Pictured is a signpost for a farm in St Jean de Sixt called “Milk et Bouse”. Okay, the “Milk” part is in English, but the rest is French. What do you imagine the French part means? “Et” is simply “and”, but before I tell you the rest, let’s consider the options.
The sign shows a smiling cow, and her name is probably Margeurite — the French equivalent of Daisy the cow in Engish. But the sign doesn’t say “Milk et Margeurite”.
There are some yellow flowers being eaten by Margeurite, but I don’t know of any flowers called “Bouse” so we can rule them out too.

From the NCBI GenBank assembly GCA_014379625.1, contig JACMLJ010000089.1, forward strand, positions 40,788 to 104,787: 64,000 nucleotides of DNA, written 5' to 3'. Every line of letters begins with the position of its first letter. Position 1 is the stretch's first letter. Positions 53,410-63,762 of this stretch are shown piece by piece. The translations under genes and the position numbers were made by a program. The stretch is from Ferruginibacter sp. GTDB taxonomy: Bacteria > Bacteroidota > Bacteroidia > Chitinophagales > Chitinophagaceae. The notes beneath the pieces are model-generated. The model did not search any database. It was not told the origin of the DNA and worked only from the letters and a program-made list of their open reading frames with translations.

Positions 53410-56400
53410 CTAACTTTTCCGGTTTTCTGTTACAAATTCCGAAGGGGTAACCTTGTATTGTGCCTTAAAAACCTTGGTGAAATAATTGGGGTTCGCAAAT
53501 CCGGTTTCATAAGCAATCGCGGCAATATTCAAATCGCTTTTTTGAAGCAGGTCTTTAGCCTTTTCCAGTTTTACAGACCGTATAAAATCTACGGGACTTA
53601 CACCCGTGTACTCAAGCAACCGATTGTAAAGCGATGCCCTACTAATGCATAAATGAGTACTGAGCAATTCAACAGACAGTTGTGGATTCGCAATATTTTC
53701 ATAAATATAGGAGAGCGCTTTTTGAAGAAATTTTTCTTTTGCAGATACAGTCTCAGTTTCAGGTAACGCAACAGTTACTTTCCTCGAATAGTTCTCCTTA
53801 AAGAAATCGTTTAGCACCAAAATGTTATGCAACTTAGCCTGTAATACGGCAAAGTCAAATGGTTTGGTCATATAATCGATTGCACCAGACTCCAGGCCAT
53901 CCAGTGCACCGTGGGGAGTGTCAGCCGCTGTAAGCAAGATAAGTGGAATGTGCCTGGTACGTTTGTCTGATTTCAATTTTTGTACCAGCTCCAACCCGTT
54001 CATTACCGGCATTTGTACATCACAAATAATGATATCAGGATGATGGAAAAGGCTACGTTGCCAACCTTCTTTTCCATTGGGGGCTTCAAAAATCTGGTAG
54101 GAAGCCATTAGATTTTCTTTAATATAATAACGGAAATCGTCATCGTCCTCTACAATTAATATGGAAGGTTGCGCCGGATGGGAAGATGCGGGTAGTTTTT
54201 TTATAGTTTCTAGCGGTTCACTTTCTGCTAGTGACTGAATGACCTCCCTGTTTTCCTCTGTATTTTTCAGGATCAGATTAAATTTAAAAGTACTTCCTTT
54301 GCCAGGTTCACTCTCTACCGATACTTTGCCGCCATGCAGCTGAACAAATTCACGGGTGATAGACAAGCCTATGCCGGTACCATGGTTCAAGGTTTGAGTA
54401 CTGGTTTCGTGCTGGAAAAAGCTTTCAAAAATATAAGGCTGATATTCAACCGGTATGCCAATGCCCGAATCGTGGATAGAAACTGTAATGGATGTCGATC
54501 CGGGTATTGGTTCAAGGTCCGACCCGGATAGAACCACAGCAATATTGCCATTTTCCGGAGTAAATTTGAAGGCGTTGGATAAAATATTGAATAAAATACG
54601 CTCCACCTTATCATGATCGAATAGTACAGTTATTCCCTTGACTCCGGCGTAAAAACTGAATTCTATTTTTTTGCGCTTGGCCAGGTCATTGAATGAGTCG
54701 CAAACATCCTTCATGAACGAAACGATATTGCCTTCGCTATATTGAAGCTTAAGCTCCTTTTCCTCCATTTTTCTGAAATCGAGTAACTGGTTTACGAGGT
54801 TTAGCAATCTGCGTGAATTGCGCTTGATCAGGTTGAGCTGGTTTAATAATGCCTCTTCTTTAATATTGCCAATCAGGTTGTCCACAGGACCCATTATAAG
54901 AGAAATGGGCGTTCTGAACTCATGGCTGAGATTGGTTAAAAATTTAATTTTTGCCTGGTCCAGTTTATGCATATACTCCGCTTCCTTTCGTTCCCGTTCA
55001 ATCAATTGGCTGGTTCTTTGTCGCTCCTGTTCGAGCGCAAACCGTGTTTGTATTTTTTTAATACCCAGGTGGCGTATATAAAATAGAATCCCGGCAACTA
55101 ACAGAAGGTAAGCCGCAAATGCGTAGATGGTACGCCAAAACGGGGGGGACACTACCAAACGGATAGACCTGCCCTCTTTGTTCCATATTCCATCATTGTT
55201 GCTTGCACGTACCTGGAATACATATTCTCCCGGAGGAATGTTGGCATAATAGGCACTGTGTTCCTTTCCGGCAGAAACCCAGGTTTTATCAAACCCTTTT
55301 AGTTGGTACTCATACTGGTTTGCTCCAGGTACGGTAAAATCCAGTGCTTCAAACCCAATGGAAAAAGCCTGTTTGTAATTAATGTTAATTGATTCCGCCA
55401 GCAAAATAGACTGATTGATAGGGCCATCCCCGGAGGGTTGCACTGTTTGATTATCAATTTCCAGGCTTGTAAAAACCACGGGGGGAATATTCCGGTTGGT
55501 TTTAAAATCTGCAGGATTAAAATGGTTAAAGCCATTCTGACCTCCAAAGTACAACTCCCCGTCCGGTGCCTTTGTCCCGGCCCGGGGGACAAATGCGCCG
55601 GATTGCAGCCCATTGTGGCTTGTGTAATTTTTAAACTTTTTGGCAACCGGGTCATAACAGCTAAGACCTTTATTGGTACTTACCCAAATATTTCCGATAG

Of course, in English, “booze” (how “Bouse” is pronounced by the French) is an alternative word for alcohol. A farm called “Milk and Booze” would be alright: fresh creamy cocktails anyone? But bouse is not booze is so hold that thought.
“Bouse” is cow effluent.
The farm is pretty much called “Milk and poo”. Appetizing hey?
You might be more familiar with it in its liquid spray form: it’s that smell in the fields just before the first snow falls late in the year, and just after it’s all melted away each spring. Trucks spray the bouse in the pastures, turning them from green to brown and stinky for days.
So, milk and bouse cocktail anyone? You can have mine.